Praise in Disheartening Days

During this quarantine without life’s usual distractions, anxiety follows me like my puppy. I’m safe, but the Earth trembles. I smother one flaming fear by reminding myself I’m OK. Then another flares.

When my husband was dying, Rainer Maria Rilke’s Sonnets to Orpheus helped me find beauty and solace. This spring is nearly as difficult as those years, but a poet friend shared a Rilke poem I had never read. It’s the message I needed, an antidote to despair.

O, tell us, poet, what you do?
I praise.
But the deadly and the violent days,
how do you undergo them, take them in?
I praise…*

Covid-19 invades crowded cities and residences where people live at close quarters, the most vulnerable and confined in jails, long-term care facilities, and senior residences. It’s silent, hidden, and devious, and we don’t know where or how it will show up next. When I was a kid, adults whispered about polio and TB. No one knew what to do about those illnesses either, but I remember the fear.

melting polar ice, wikimedia

Climate catastrophe is here and, like the virus, we didn’t face it when we could. The ice caps melt and coral reefs die. Extinction and suffering increase while our government cancels protective measures we hoped would help. The earth takes a deep breath while we stay home.

Many elected officials in Washington—I can’t call them leaders—lie and profit from each crisis. They live for money and power, not compassionate service.

We can’t touch each other or hug. Even hospice volunteering is cancelled. I don’t know how to help other than give donations and keep myself well so I don’t clog the medical system. I feel useless, but this poem reminds me of my purpose. Praise, like witnessing, is needed.

I can praise.

My son feeds the soil with natural nutrients so I can grow vegetables to eat and share. What I can’t grow, I buy locally. Praise the giving Earth.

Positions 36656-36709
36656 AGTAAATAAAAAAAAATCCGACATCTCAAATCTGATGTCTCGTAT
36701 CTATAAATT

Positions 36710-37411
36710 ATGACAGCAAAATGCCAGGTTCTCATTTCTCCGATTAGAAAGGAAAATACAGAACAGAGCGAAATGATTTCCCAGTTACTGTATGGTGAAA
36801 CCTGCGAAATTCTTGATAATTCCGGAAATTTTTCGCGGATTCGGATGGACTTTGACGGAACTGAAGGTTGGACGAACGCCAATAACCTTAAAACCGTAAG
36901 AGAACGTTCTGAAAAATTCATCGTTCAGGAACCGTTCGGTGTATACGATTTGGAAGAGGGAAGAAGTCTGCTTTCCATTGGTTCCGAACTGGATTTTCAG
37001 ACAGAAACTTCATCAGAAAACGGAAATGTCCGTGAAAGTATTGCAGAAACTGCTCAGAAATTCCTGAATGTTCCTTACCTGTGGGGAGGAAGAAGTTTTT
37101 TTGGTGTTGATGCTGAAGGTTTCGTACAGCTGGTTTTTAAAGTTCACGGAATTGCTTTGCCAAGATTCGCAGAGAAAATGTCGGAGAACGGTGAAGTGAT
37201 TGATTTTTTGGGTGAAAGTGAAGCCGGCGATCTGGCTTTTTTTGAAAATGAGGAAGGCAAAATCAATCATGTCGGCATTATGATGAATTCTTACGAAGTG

By planting native flowers, I grow food for butterflies and birds. Let each yellow trumpet lily and purple aster be a poem of praise

tree swallow eggs

I provide nesting boxes for bluebirds and tree swallows, protect them from predators, and share their beauty through photographs. Surely, this is high praise.

In June, I collect tiny Monarch eggs, feed them milkweed leaves, and watch caterpillars transform into butterflies. Most exalted miraculous praise.

trout lily



When my writing falls flat, I practice acceptance and share what inspires me, like this Rilke poem. When my writing touches or inspires someone, I honor the healing power of words. May we all write poems of praise.

In this season of budding and greening, nesting and growing, I praise life while accepting death, praise beauty in days of destruction, praise love in times of hate, praise kindness in days of greed.

I praise.


O, tell us, poet, what you do?
I praise.
But the deadly and the violent days,
how do you undergo them, take them in?
I praise.
But the namelessness — how do you raise
that, invoke the unnameable?
I praise.
What right have you, through every phase,
in every mask, to remain true?
I praise.
— and that both stillness and the wild affray
know you, like star and storm?
Because I praise.

*Rainer Maria Rilke, On Love and Other Difficulties, 1921
(trans. Denise Levertov)

“Rilke in Moscow,” L Pasternak, 1928

John J.L. Mood wrote a different translation of this poem in a book published by Norton in 1975.


With gratitude to the poet Sarah Ragsdale for introducing me to this poem when I needed a lift out of darkness. Sarah’s poems are in the permanent collection of contemporary poetry at Poets House in New York City. There are many ways to praise in hard times–prayer, meditating, yoga, making masks, gardening, reading scripture and poetry, painting, writing, listening to music, being still. How do you praise during hard times?

For another post about reading Rilke, see Let Everything Happen to You. I shared many quotes from Rilke’s Sonnets to Orpheus in my book Leaning into Love: A Spiritual Journey through Grief. I also used one of his poems in the post Poems to Grieve By.

  1. Dear Elaine,

    Oh, how I needed this poem today! Following yesterday, when out on a walk with my wife, who has just recovered from the coronavirus herself, she collapsed and lost consciousness in the middle of a wood two miles away from any road. I had to carry her across two stiles and a railway line in order to reach the ambulance. Worse still, due to the COVID-19 situation, I was unable to visit her in our local hospital. Unbelievably the phone in A&E was broken too so I had no way of contacting her. So I had to sit and wait until I got the phone call at 10pm last night to say I could come up and collect her. They’re still not sure what’s happened but her bloods and tests satisfied them enough to release her. I wept in joy, in terror, in praise!